Outdoor climbing requires 21 additional skills.
I start with an overview of all the differences. Further down, we explore every single difference in detail.
21 Differences between Indoor & Outdoor Climbing
- Gear (extra equipment is necessary)
- Length of the climbing routes (pitches are longer – watch your rope length!)
- Difficulty and Grading (Outdoor climbing is often more difficult).
- Reading the route (Outdoor climbing routes are harder to read)
- “Head Strong” (Outdoor climbing is mentally more challenging)
- Lead climbing (quickdraws have to be placed by yourself)
- Distance between bolts (outdoors often long distances between bolts)
- Skin (Holds natural vs. plastic)
- Rope management (routes are not always perfectly aligned)
- Belay (take advice and know what you do)
- Clean Top Rope Anchors (Outdoors you may need to thread anchor points)
- Different Terrain (concerning falls – watch out for ledges and platforms)
- Visual contact between climbing partners may be interrupted)
- Quality of the belay system (check bolts and anchors)
- Topo & Guidebook (getting useful information about the crag)
- Approach (sometimes long approaches)
- Safety (falling rocks, wind, and weather)
- Nature and atmosphere (positive side effect of outdoor climbing)
- Conditions (Grip).
- Orientation of the wall (South, West, North, East)
- Trash talk (Leave no trace)
Differences in Detail – Gym vs. Rock Climbing
You will need more equipment for rock climbing than in the climbing gym. In addition to the regular indoor climbing gear, you need at least 10-15 quickdraws for rock climbing.
Extra Gear for Outdoor Climing
- 10-15 Quickdraws
In addition, a decent Ropebag to protect the rope, a First Aid Kit are good investments. Some crags require a Climbing Helmet.
In some areas, it is necessary to clean the anchor. Therefore you will need an extra carabiner (screw gate) and a 60 cm sling. (More about that in #11)
Quickdraws – Gym vs. Rock
In the gym, quickdraws are already placed in the wall. When rock climbing outdoors, you need to attach and remove the quickdraws yourself.
2. Length – Rock Climbing Routes are Longer
In contrast to the climbing gym, the routes on the rock are longer. It is essential to carry a rope with sufficient length.
Rock climbing: route height of 15- 30 m or even 40 m.
Climbing gyms: mostly 10 – 18 m.
Rock climbing – outdoors the climbing routes are much longer than they are in the gym.
How long should a climbing rope be?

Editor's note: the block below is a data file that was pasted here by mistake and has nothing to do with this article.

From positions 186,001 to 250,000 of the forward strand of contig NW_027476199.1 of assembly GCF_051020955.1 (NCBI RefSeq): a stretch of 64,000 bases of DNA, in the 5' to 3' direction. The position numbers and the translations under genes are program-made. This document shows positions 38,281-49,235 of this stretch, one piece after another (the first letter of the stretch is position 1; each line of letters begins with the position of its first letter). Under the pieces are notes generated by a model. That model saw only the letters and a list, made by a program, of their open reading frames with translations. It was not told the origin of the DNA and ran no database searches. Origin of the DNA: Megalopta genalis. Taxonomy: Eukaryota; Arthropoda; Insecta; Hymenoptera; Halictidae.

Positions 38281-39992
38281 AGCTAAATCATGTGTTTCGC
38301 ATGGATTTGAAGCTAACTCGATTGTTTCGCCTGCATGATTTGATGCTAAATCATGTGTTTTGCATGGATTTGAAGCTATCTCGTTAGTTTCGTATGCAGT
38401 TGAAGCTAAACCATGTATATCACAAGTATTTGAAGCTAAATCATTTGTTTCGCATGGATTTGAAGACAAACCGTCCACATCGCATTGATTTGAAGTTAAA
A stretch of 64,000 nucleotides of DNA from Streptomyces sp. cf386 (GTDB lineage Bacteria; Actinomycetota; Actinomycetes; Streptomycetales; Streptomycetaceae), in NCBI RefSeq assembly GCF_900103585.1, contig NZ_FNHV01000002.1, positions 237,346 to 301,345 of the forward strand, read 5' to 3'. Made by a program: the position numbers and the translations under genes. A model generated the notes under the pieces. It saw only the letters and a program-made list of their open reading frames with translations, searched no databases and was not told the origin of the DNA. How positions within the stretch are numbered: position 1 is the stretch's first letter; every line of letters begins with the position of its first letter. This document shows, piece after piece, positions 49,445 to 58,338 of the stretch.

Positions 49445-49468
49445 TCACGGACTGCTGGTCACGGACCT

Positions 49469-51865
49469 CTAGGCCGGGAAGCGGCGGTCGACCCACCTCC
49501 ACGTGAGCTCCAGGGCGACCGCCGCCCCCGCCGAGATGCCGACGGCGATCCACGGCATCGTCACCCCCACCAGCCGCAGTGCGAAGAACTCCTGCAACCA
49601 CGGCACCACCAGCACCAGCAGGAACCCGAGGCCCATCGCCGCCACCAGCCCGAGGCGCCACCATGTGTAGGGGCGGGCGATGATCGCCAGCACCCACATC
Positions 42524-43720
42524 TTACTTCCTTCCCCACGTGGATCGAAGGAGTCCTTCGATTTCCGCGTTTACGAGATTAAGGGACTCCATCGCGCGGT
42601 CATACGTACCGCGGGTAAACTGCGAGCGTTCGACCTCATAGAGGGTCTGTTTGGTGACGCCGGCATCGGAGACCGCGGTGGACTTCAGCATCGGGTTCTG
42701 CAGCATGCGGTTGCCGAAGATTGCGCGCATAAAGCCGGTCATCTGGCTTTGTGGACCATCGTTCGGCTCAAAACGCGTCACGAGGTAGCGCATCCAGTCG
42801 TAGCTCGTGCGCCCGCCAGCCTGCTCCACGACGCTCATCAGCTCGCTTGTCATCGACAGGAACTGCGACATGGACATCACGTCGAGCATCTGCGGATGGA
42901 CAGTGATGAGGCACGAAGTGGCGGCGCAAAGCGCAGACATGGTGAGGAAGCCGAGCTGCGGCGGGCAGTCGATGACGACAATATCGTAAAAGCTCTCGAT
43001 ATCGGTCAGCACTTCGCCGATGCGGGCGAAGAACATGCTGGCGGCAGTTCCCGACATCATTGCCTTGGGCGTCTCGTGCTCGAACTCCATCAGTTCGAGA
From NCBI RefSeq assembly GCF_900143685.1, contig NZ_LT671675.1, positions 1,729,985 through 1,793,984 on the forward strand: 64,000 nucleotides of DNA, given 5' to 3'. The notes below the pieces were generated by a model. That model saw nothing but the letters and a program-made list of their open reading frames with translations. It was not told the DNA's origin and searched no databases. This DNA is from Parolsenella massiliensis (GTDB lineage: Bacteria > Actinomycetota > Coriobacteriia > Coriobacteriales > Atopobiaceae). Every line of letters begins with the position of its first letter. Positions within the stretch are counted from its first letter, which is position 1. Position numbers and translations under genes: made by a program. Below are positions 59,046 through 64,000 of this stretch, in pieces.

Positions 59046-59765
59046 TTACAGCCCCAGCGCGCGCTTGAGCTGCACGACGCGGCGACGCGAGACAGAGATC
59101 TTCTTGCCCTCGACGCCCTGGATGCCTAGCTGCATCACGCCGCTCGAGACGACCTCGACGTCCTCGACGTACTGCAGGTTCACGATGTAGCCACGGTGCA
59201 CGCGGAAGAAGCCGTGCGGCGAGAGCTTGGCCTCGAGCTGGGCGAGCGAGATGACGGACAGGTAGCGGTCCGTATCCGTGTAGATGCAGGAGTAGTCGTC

Learn all you need to know about LENGTH and DIAMETER of climbing ropes.
3. Grading – Gym is usually easier
The grading of a climbing route is not an exact science and can vary from crag to crag. I have made the experience that routes in the gym are usually way “easier” than similar graded routes on the rock.
If you are for the first time on the rock – choose routes with a lower grading.
It depends on who established the crag and how the respective climbing community evaluates the difficulty of a certain grade. Every climbing area and every climbing gym interprets the difficulty of the routes a little differently.
4. Reading a Route
Why is outdoor climbing “more difficult”?
When climbing indoor, holds and footholds in the gym are color-coded, and the path is obvious.
This is not the case in outdoor sport climbing – finding the holds requires total concentration and often some imagination and daring. It is not unusual that a seemingly good hold turns out to be completely useless.
Especially at the beginning of your climbing career, you will need more time to find the best solution (Beta) – the “figuring out” costs some extra energy and makes the climbing more challenging.
Tip: look out for white chalk traces (magnesium powder).
5. The Mental aspect of climbing
Falling is a challenging thing to do, no matter where you climb. The longer distances between bolts in rock climbing may result in longer and potentialy more dangerous falls. In general, climbing outdoors is mentally more demanding than indoors.
6. Lead climbing – “Hang the draws”
When you’re climbing indoors, the quickdraws are already clipped into the lead bolts.
For climbing outdoors, you’ll need to equip the route with your own quickdraws—to “hang the draws” in climber-speak.
In rock climbing, you must hang every single quickdraw itself, which makes it much more difficult for the lead climber to climb the route.
Why does placing the quickdraws make climbing outdoor more difficult?
a.) Some extra seconds – hanging on just one hand
The climber cannot simply clip in the rope but must first reach to the harness – take the quickdraw – and clip it to the bolt. Only now can he clip the rope.
During the entire process, he must hold on to the rock with only one hand.
(Speed, a flawless technique, and finding the optimal clipping positions will help you become a better climber).
b.) Distance to the bolt
The distance to the bolt is about 20 cm further than the distance to an already hanging quickdraw. (length of the quickdraw)
If the quickdraws are already hanging in the bolt (climbing gym), the climber can clip his rope into the quickdraws 20 cm earlier.